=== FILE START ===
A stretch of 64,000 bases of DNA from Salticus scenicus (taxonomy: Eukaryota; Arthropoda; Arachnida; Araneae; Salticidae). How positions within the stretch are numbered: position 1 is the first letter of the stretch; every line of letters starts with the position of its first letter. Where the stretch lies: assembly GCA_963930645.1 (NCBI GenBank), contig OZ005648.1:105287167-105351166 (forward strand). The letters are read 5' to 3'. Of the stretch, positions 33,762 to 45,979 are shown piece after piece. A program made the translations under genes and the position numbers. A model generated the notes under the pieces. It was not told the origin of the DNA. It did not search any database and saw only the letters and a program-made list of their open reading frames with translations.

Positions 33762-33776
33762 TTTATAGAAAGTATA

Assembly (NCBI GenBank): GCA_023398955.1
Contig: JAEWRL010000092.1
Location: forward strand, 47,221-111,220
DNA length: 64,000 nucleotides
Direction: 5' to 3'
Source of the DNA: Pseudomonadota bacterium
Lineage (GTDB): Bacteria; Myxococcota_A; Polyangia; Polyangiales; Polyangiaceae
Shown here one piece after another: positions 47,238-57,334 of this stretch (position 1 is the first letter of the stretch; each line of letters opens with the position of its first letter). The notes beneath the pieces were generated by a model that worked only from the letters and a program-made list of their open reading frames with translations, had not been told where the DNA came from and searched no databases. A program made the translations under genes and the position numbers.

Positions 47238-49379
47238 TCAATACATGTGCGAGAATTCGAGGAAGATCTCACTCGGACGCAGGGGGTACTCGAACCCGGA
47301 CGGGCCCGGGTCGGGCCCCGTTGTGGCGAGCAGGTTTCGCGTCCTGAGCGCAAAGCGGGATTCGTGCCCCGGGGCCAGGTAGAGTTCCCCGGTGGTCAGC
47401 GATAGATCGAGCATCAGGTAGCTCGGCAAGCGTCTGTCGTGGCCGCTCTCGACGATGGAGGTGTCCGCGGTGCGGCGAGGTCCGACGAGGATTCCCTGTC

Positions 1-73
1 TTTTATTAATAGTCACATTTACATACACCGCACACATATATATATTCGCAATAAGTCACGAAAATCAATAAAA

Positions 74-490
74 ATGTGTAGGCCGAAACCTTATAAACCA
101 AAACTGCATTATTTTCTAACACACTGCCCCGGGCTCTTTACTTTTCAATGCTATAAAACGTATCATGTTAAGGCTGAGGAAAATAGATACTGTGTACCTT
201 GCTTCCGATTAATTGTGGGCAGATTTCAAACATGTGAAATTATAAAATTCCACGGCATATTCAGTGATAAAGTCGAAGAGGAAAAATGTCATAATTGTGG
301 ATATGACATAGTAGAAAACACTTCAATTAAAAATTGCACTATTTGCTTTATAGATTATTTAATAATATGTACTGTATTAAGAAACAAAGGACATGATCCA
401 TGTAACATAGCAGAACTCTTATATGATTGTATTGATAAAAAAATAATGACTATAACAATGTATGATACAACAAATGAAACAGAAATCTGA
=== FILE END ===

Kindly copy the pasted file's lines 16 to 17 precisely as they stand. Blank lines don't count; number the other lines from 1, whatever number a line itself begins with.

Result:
Positions 1-73
1 TTTTATTAATAGTCACATTTACATACACCGCACACATATATATATTCGCAATAAGTCACGAAAATCAATAAAA